Over the centuries, the Church has sought to identify the source of God’s revelation, particularly as it pertains to the task of theological inquiry. When faced with various issues, the burning question being asked has been, "How do we discern the truth?" One of Martin Luther’s key concerns with the Roman Catholic church was its twofold source of theological truth: scripture and apostolic tradition. Raising the banner of sola scriptura, Luther argued that Scripture alone should be the sole source for theology. As theologians continued to wrestle with Luther’s premise, however, the impact of one’s context on the theological task to raised questions. Within the Methodist tradition, the “Wesleyan Quadrilateral” (practiced by John Wesley, but coined by Albert Outler) seeks to broaden the scope of theological revelation. While it affirms the legitimacy of scripture and tradition, it also recognizes the importance of reason and experience.
For those within the Wesleyan tradition, this quadrilateral approach is the litmus test for theological truth. When faced with an issue, one is wise to view it through all four lenses, always remembering to keep Scripture as the primary source. With the advent of social media, however, the entire task of theological inquiry seems to have taken a back seat.
This week I have read, heard and watched solid arguments on both sides of the marriage issue. As I continue to strive toward “intensional living” on the via media, I have done so with an open mind, trying to bring as few prejudices and biases to the conversation in order to give my full attention to both sides. As people have publicly grappled with this issue by sharing articles, videos, references to scripture and stories of personal experience all over Facebook and Twitter, the thing that perhaps makes me most uncomfortable is the viral sharing of memes, and the startlingly serious comments in reply.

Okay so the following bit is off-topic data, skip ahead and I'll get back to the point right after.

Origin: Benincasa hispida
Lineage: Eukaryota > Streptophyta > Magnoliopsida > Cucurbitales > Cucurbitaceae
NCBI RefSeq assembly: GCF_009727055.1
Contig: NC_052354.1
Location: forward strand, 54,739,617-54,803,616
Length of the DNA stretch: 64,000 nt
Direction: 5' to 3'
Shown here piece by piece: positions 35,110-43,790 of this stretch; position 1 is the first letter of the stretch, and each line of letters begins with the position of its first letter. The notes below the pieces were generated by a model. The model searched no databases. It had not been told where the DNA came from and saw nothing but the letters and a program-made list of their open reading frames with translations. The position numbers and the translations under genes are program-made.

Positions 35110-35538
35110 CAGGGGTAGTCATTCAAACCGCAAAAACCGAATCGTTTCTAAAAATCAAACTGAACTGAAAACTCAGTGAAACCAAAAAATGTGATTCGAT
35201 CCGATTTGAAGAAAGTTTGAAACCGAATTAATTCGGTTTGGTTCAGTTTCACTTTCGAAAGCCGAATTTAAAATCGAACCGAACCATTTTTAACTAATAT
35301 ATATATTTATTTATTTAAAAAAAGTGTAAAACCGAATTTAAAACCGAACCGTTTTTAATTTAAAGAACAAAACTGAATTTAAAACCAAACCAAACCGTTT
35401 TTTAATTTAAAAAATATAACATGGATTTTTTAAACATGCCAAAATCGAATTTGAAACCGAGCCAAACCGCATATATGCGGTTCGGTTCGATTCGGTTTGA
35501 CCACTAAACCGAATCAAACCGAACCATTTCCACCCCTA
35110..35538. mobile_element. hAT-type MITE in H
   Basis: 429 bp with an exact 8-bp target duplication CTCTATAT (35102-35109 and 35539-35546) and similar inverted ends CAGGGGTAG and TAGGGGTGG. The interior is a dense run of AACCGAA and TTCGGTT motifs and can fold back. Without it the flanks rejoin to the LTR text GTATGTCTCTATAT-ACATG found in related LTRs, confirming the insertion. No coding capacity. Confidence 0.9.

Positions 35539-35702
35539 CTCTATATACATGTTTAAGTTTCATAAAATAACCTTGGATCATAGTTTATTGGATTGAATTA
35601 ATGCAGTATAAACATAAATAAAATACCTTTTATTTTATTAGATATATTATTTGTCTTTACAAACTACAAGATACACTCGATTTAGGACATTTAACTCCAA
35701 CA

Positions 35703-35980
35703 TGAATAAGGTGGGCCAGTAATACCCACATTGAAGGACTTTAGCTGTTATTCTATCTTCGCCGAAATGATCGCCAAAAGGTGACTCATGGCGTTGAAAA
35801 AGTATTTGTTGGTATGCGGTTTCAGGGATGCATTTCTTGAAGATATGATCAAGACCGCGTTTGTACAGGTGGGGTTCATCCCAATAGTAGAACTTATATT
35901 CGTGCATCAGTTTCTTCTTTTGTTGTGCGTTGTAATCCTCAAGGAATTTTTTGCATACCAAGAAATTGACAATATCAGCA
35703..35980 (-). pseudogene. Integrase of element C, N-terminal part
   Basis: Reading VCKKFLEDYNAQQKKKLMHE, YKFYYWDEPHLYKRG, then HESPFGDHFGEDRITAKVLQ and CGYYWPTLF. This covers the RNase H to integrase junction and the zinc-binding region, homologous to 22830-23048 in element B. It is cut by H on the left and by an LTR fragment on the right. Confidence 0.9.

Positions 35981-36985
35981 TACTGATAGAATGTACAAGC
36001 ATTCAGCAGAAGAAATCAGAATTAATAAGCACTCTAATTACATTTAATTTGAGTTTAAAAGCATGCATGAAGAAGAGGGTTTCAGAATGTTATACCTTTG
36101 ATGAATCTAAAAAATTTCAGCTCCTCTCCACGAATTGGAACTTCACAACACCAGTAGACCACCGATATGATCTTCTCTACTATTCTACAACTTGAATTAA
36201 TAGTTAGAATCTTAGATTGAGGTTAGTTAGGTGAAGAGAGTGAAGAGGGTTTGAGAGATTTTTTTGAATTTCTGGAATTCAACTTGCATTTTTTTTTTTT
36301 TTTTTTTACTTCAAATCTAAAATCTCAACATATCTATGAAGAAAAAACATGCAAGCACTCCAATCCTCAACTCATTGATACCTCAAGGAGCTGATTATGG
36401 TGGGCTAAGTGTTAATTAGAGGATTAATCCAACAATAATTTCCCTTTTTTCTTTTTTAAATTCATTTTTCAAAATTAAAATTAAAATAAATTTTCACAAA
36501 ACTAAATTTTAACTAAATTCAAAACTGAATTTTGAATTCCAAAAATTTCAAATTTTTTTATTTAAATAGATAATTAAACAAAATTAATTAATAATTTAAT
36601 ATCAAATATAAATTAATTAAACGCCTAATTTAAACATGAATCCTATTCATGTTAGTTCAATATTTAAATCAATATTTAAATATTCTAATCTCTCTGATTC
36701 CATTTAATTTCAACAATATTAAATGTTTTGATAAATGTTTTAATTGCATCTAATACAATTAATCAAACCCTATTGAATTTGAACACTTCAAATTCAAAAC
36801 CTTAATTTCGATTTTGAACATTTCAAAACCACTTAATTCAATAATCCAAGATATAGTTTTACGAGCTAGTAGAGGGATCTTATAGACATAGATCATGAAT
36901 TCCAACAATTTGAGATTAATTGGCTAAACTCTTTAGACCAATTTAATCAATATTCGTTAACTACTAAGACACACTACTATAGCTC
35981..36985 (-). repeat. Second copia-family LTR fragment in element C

For those of you unaware, the phenomenon of “memes” is the pairing of pictures and illustrations with pithy and witty sayings, often shaped by irony and/or humor. The more clever the meme, the more it gets shared on Facebook and retweeted on Twitter. In a world where Stephen Colbert and John Stewart are more trusted news sources for young adults than any of the major networks, wittiness wins the day. If you can relay information in such a way that makes somebody laugh, they are more open to trusting it as the truth. I won’t lie; many of the memes that I have seen are extremely clever and often elicit a chuckle from me. However, I cringe when I see someone share one of these pictures or illustrations and say something like, “No further questions,” as if this singular image and saying has made up their mind on such a deeply significant issue.
Allow me to share a couple examples:
In favor of homosexual marriage:
Opposed to homosexual marriage:
In reference to the trend of those in favor of homosexual marriage changing their profile pictures to the red equal-sign logo as the SCOTUS makes their decision:
Again, witty? Yes.
Authoritative? Absolutely not.
You may think that I’m simply blowing things out of proportion, or making a caricature of the sharing of memes, but I beg to differ. When a teenager in my youth group shares a meme, I am not surprised. When they comment on a meme and make obvious the fact that they have not put much time into personal discernment on the issue, I tend to give them the benefit of the doubt. However, when I see self-respecting adults sharing these images and sayings and commenting on them as if they actually add credibility to one side of an argument or the other, I have to shake my head in disbelief.
Has our social dialogue been diminished to this? Has personal discernment taken a back seat to collective pop-humor?
As faithful Christians, we are called to be disciples and to create disciples. We must do everything we can to train and equip thinking and discerning Christians who take the theological task seriously. With Scripture as our guide, and with tradition, reason and experience each contributing to the conversation, may we not lose sight of the importance of the process of faithful inquiry.